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The Best Letter Collections

R. Blakeslee Gilpin, the co-editor of ‘Selected Letters of William Styron,’ on his favorite correspondences.

The Letters of John Cheever Edited by Benjamin CheeverNobody put things quite like Cheever. On life in Iowa (something everyone, from Styron to Vonnegut, describes differently): “I’m having a great time but I’m getting tired and I am having trouble with alcohol again.

The Renaissance Book Bag

The author of ‘Leonardo and the Last Supper’ picks his favorite biographies of the greatest artists of the Italian Renaissance.

The Lives of the Artists By Giorgio Vasari, translated by Julia Conway Bondanella and Peter Bondanella This is the book, first published in 1550, that kicked off both art history and artist biographies. Vasari was a painter, architect, and friend of Michelangelo.

Andrew Solomon’s Book Bag

The National Book Award-winning author of ‘Far From the Tree,’ a monumental study of parents and children, picks his favorite books about family love.

Five books that deal with the complexity, nuance, and fearful intensity of family love.Torn in Two By Rozsika Parker In an era when people gamely put themselves on network television to talk about the most unlikely sexual practices or personal criminal activity, few parents are willing to admit to ambivalence about their own children.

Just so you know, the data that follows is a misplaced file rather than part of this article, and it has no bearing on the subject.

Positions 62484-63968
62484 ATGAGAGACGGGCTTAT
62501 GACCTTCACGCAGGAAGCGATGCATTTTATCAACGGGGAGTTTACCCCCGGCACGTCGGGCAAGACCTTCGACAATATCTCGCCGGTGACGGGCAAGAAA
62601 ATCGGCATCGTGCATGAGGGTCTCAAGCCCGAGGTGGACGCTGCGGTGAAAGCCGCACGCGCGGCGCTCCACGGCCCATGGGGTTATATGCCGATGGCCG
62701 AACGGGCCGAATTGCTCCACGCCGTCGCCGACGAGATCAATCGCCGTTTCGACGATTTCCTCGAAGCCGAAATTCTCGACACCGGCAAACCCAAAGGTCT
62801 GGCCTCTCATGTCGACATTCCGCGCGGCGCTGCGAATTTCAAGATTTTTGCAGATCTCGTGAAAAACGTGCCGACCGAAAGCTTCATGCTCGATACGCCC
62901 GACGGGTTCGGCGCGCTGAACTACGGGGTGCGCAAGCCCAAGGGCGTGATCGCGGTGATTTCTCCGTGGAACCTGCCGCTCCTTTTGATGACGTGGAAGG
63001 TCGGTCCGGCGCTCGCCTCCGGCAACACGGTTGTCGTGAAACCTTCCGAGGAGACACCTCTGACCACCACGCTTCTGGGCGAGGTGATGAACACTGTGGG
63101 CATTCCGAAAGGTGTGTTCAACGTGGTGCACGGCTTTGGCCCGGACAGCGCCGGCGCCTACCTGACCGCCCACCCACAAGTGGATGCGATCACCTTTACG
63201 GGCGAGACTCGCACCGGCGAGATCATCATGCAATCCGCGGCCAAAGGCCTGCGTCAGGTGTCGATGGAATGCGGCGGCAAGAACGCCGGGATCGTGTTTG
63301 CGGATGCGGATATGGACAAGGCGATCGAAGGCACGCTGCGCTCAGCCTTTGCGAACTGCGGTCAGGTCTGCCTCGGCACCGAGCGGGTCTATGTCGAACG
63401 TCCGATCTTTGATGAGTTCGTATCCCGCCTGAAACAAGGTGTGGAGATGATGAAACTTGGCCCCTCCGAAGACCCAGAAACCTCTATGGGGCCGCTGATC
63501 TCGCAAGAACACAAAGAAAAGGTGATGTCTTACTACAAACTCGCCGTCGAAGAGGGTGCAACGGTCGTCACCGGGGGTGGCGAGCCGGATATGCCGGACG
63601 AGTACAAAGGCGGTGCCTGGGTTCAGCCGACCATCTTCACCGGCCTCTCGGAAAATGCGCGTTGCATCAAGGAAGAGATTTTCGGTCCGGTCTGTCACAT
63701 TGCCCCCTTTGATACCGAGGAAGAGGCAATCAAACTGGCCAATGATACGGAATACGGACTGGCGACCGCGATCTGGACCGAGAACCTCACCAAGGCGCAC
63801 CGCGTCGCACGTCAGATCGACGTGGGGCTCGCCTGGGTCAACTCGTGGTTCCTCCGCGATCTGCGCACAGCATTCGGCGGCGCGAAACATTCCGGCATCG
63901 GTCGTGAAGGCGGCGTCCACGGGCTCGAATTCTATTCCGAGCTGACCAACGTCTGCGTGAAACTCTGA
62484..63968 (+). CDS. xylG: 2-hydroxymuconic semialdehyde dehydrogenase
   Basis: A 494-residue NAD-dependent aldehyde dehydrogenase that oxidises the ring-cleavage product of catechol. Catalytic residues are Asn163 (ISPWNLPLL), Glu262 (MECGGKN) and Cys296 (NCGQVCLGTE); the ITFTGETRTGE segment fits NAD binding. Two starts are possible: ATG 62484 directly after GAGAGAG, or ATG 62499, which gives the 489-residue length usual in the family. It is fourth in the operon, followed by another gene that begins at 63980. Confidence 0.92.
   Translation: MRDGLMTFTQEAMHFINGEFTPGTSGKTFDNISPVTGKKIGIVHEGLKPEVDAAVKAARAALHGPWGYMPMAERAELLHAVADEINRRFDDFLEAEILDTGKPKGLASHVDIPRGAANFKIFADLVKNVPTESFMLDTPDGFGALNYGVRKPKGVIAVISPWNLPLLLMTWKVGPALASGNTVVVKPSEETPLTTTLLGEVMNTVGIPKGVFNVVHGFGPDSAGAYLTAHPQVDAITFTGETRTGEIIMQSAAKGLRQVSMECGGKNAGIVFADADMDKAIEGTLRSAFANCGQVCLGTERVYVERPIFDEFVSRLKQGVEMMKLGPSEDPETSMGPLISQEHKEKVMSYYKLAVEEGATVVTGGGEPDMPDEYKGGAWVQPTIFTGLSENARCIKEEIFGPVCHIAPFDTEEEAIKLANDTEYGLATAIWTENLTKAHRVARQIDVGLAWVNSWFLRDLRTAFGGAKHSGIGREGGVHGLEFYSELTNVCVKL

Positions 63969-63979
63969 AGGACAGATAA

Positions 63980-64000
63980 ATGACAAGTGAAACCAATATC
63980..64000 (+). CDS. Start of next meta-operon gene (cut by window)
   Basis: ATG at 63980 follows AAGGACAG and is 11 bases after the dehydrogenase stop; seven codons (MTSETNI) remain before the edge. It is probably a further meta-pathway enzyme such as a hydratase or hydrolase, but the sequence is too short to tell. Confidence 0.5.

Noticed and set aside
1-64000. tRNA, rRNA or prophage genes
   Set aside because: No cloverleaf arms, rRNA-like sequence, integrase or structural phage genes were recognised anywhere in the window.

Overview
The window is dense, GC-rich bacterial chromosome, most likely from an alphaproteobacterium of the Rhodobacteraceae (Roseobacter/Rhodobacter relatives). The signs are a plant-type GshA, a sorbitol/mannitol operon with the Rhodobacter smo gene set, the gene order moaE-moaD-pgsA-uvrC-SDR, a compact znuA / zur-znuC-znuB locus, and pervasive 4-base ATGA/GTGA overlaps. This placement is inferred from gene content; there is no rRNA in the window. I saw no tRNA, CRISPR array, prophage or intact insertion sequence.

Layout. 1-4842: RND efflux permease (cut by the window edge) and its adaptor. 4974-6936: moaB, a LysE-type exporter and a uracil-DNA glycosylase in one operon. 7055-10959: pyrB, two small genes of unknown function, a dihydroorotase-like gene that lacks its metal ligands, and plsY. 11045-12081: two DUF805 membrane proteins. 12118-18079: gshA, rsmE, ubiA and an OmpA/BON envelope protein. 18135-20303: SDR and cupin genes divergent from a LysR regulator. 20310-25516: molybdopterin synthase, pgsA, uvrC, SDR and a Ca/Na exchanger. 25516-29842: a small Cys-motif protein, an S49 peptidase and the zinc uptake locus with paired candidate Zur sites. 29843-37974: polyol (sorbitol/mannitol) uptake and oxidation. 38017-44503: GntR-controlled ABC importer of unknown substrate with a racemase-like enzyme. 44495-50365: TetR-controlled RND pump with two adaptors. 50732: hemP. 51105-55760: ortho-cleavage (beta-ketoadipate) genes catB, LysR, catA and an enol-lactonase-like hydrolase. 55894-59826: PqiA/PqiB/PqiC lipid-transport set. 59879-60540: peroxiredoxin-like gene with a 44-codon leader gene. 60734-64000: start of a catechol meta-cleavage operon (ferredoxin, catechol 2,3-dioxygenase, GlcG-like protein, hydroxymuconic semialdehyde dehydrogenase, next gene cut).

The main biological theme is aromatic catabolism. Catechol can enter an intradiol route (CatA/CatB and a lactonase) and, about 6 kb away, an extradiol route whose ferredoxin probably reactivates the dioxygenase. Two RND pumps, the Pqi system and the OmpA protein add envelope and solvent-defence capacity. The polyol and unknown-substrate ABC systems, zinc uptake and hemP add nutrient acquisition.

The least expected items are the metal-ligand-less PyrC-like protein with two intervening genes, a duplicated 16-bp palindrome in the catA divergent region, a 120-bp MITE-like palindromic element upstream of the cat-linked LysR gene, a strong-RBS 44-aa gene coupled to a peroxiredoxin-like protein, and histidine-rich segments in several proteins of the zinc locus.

5 Great Literary Subjects

Robert Gottlieb, author of the new book ‘Great Expectations: The Sons and Daughters of Charles Dickens,’ on writers who led extraordinary lives.

There are certain historical figures of such importance that we need to know everything about them, which is why books about Napoleon, Lincoln, Julius Caesar, Joan of Arc, Queen Elizabeth I, and the great religious founders continue to proliferate; these lives require constant reevaluation and interpretation.

Five Books on Madness

The author of the new book ‘Lost at Sea,’ ‘The Psychopath Test,’ and ‘The Men Who Stare at Goats’ chooses his favorites.

3,096 Days in Captivity: The True Story of My Abduction, Eight Years of Enslavement, and Escape By Natascha Kampusch Her brilliant memoir about being kidnapped and held captive for eight years by Wolfgang Priklopil. I had the pleasure of interviewing her a few years ago.

Book Bag: Military Edition

The author of ‘The Generals: American Military Command from World War II to Today’ and ‘The Gamble: General David Petraeus and the American Military Adventure in Iraq, 2006-2008’ picks his favorite books on recent U.S. military history.
Courtesy of Penguin Press

World War IIThis is almost impossible. Where to start? There are so many good histories, so many powerful memoirs, starting with Winston Churchill’s and Field Marshal Slim’s. Also, Rick Atkinson’s trilogy on the Army’s war in Europe—the last volume will come out next year—is a must read.

The Obama Vs. Romney Reading List

As the candidates face off in the election, the books they’ve read recently and their professed favorites also go head to head. Who wins?
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1. Favorite BooksSong of Solomon by Toni Morrison (Obama) vs. East of Eden by John Steinbeck (Romney)Moby Dick by Herman Melville (Obama) vs. The Adventures of Huckleberry Finn by Mark Twain (Romney)Shakespeare’s Tragedies (Obama) vs.

Nick Harkaway’s Book Bag

The author of the rollicking spy novel ‘Angelmaker,’ just out in paperback, tells us why reading novels is difficult for him.